As the electric utility industry continues to evolve, face continual change and explore different ways to serve customers, we can all be proud that we are part of the electric cooperative program.  Electric cooperatives have a very unique business model that has proven to benefit cooperative members and has stood the test of time for over 76 years.

The most profound and distinct difference between electric cooperatives and other utility business structures is that electric cooperatives are not-for-profit organizations that are member-owned and member-controlled. As a not-for-profit organization, your Cooperative does not strive to produce profits for shareholders and investors but must maintain a sound financial position for the membership. Your Cooperative sets the electric rates high enough to cover the costs of providing service and at the end of the year, any funds that were collected above the cost of service are allocated to you, our members, in the form of capital credits.

Dustin Tripp


SmartHub is the name of the new communications tool that was implemented earlier this year for member’s use, providing more information than ever before on your computer, smart phone or tablet.  SmartHub allows quick and easy access to perform functions including view your bill, pay your bill, schedule a future payment, review past payments, receive bill reminders, update your account and view daily and monthly electric use.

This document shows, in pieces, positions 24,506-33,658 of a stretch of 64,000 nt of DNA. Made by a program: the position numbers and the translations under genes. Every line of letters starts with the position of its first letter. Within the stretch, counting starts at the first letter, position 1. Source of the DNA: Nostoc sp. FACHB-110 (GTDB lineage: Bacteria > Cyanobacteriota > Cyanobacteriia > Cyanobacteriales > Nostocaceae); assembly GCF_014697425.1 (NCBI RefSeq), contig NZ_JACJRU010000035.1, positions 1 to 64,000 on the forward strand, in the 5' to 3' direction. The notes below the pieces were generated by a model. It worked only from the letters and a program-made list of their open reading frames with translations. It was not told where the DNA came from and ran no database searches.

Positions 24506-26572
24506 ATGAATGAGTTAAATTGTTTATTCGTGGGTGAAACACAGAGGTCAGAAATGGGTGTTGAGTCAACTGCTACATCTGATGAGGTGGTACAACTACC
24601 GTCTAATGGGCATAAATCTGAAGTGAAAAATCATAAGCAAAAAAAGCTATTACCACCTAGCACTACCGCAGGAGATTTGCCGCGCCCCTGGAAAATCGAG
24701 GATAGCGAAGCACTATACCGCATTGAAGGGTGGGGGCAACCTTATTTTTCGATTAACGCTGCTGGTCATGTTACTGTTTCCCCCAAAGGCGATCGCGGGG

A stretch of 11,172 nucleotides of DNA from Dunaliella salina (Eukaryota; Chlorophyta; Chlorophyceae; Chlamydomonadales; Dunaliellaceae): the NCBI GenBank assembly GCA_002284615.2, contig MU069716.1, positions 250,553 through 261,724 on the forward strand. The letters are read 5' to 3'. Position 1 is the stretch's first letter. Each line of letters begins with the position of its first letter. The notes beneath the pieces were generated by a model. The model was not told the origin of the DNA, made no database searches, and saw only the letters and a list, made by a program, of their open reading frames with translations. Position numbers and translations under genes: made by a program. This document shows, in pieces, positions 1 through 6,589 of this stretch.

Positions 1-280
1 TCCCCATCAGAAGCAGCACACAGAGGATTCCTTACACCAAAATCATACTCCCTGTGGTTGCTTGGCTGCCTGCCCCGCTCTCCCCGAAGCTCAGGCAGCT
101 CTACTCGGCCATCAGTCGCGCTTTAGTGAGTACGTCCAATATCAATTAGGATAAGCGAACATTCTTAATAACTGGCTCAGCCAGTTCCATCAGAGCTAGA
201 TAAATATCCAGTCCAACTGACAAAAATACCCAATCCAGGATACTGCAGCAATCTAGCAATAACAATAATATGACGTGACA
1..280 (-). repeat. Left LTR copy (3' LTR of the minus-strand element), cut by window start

The SmartHub site can be accessed from your Cooperative’s website at  After you click on the link for SmartHub, you will see an introduction to SmartHub explaining what members can do thru the system.  Once you enter SmartHub, you will need to register and set up a secure password.  Members that have already been registered for our previous e-bill site will use the same sign on information as before.

Dustin Tripp

EPA Impact

Over the past few months, your Cooperative has been informing members of new, proposed rules issued by the U.S. Environmental Protection Agency (EPA) that could potentially have a significant impact on your cooperative and on cooperative members’ electric bills.  Your Cooperative has provided an opportunity for members to express their comments and concerns about the proposed rules and members have responded.  At the time of writing this article, over 6,000 Cooperative members have responded by providing comments to the EPA.  The deadline to send comments to the EPA about these proposed rules is October 16, 2014.  I am writing this article again to inform members about the proposed rules and to ask members who haven’t provided comments to the EPA yet to visit to submit their comments before the October 16th deadline.

On June 2nd, 2014, the EPA released a 645 page proposed rule to reduce carbon emissions from existing power generation facilities as part of the President’s Climate Action Plan.  The proposed rule calls for reductions to begin in 2020 and to achieve a national average reduction of 30% by the year 2030.  The proposed rule has a specific reduction target for each state and for Illinois, the rule calls for a 33% reduction by the year 2030.